, on the other hand, really isn't very good. Eileen stopped by while I was writing this, and Snakland was playing--"What the hell is this music?" she asked, and the missus had a point. That album finds Bugskull not yet fully formed (it's a good thing we didn't meet then!), and I really never listen to it. Snakland goes, but my beloved Snowflake is mine forever.

Sunday, April 27, 2008

Narrative Arc

Artists: Buffalo Tom; Cold Water Flat
: s/t, Birdbrain, Let Me Come Over, Big Red Letter Day, Three Easy Pieces (BT); Listen (CWF)
: Bought new (BT, BB, BRLD, Listen); bought used (LMCO, 3EP)

One of the more infuriating/confounding aspects of any big political season is the degree to which we are all in thrall to the narrative arc. Political reporters are, like most writers of any stripe, storytellers; so they look for a story in the constant churn of information, misinformation and disinformation that surrounds the candidates and their surrogates. Once there's a good story (Gore fibs, Dubbya's not that bright, Kerry's too effete, etc.), they ride the narrative arc all the way...until the next one pops up.

It's often not that helpful (Gore lies more than GWB?), but the impulse in in all of us. After all, who doesn't like a good story? And if it can have both a constant through-line and some twists & turns, all the better.

That's one of the nice things about Buffalo Tom, a band that has been riding a nice narrative arc since the late 1980s. Listen to their records all in a row, and the sound changes/progresses quite a bit: the "Dinosaur Jr, Jr" guitar squalls of the first two records give way to cleaner, more crafted rock songs (electric and acoustic), which bend and pop within a variety of production styles. They can sound like the Stones or the Lemonheads or Dinosaur or Husker Du or Neil Young or...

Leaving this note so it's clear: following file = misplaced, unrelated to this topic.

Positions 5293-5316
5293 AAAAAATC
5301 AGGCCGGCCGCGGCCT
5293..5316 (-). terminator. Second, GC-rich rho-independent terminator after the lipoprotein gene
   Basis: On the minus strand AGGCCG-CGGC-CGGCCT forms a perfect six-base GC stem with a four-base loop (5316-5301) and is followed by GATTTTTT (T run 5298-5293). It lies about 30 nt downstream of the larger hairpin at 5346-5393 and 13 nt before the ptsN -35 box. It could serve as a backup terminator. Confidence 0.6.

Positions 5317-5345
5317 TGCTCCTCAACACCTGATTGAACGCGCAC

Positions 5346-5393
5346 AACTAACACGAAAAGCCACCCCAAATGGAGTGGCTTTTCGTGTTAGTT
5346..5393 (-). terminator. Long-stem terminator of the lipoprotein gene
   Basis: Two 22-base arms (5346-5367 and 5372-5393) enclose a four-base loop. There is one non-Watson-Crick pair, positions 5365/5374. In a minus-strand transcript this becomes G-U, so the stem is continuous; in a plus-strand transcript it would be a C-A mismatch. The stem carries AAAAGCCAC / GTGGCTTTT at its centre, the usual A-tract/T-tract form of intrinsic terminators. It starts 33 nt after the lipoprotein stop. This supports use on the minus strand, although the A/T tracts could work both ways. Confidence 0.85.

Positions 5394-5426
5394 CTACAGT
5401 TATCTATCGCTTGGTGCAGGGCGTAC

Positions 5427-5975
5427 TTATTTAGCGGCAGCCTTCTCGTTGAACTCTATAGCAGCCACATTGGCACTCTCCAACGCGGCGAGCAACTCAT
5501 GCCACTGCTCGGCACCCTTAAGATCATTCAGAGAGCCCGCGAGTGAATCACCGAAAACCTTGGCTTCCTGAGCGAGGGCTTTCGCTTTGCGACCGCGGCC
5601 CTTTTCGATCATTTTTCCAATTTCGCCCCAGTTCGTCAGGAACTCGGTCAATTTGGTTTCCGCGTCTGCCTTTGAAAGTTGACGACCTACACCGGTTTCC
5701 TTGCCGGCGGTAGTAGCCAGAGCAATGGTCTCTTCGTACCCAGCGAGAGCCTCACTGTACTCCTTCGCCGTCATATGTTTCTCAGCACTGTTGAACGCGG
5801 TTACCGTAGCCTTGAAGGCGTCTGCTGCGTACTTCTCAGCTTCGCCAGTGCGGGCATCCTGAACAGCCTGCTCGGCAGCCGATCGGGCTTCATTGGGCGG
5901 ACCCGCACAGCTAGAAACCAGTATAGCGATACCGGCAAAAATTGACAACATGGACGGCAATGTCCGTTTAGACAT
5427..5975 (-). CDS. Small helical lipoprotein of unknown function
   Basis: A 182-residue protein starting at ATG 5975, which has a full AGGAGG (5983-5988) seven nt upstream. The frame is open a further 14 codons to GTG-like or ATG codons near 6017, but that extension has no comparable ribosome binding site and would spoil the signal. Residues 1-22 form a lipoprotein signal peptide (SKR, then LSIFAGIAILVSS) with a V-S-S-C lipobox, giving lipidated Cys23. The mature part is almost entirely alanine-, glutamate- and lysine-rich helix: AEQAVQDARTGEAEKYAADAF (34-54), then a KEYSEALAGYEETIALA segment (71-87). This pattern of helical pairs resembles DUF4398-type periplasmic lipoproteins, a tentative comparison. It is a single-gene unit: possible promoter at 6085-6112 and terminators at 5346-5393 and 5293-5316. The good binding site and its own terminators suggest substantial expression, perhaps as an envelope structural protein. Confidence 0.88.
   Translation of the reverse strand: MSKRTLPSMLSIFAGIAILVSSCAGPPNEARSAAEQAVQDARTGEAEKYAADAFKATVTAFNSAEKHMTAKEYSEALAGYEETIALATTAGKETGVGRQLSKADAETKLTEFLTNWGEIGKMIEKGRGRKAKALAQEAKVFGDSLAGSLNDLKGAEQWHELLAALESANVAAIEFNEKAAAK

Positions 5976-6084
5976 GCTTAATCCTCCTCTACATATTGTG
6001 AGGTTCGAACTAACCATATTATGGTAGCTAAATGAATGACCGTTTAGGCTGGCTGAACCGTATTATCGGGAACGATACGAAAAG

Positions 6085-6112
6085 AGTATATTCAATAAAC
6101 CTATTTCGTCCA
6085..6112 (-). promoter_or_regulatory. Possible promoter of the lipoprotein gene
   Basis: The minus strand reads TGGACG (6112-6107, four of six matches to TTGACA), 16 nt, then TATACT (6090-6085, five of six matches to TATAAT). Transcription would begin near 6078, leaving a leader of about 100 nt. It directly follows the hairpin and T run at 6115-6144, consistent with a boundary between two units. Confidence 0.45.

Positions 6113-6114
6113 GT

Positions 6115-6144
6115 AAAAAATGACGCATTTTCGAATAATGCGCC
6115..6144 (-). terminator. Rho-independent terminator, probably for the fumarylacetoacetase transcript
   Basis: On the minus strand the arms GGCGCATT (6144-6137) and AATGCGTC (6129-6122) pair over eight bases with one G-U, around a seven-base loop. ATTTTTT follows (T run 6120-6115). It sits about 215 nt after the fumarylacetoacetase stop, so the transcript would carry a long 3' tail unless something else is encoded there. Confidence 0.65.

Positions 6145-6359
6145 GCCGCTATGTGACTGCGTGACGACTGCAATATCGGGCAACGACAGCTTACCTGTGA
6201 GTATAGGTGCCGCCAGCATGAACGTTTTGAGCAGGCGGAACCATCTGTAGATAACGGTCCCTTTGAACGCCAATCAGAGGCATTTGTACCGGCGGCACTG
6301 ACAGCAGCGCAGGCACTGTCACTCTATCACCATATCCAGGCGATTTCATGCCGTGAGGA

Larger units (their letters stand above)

Which is not to say that Buffalo Tom is inconsistent. In good narrative fashion, they have a tremendous through-line. Regardless of the sonic context, I'd recognize Bill Janovitz's singing and songwriting voice anywhere; the band, overall, locks together in a remarkably consistent way, too. Taken at a trot, the Buff Tom discography is a story with a progressive rising and falling action: the noisy debut storms out of the gate; Birdbrain consolidates their emerging strengths; Let Me Come Over is a stunning leap forward, sharpening all of the band's existing characteristics while adding a few more; Big Red Letter Day works to figure out how to harness the power of these progressions; and so on. By the time of last year's comeback LP, Three Easy Pieces, the long-dormant group is able to slide right back into the sound they've had all along, once again putting a few new tricks into play (howabout those dual Janovitz/Colbourn vox?)

Of course, the problem with the narrative arc is it seems to tell you something that might not, in the end, be true and/or helpful. I mean, is the sound of everything from Come Over the result of natural progressions of craft, or the pressures of their new (and bigger) label? Is the drawing down of the guitar noise a conscious reaction to the post-Nevermind scene, or just maturing rockers showing their age a bit?

I have no idea on any of these points, and who knows if the band members themselves know? But it's all a good story, and I hope they continue to add more chapters--I'll certainly keep following along.

I've loved this band from the moment I heard Birdbrain at my college radio station in freshman year. Buffalo Tom manage the perfect mix of the audible emotional investment (which I'm always a sucker for) and the tight, energetic rocking that gets me going even when sitting still. Bill Janovitz is one hell of a songwriter, and I'd kill to know how he does what he does--the many nights my friend Matt and I worked on learning the Come Over songs on our guitars did little to distill Janovitz's considerable talents into anything I could work with. Once I hear any one of these songs I want to hear them all, and as such would be loathe to part with any.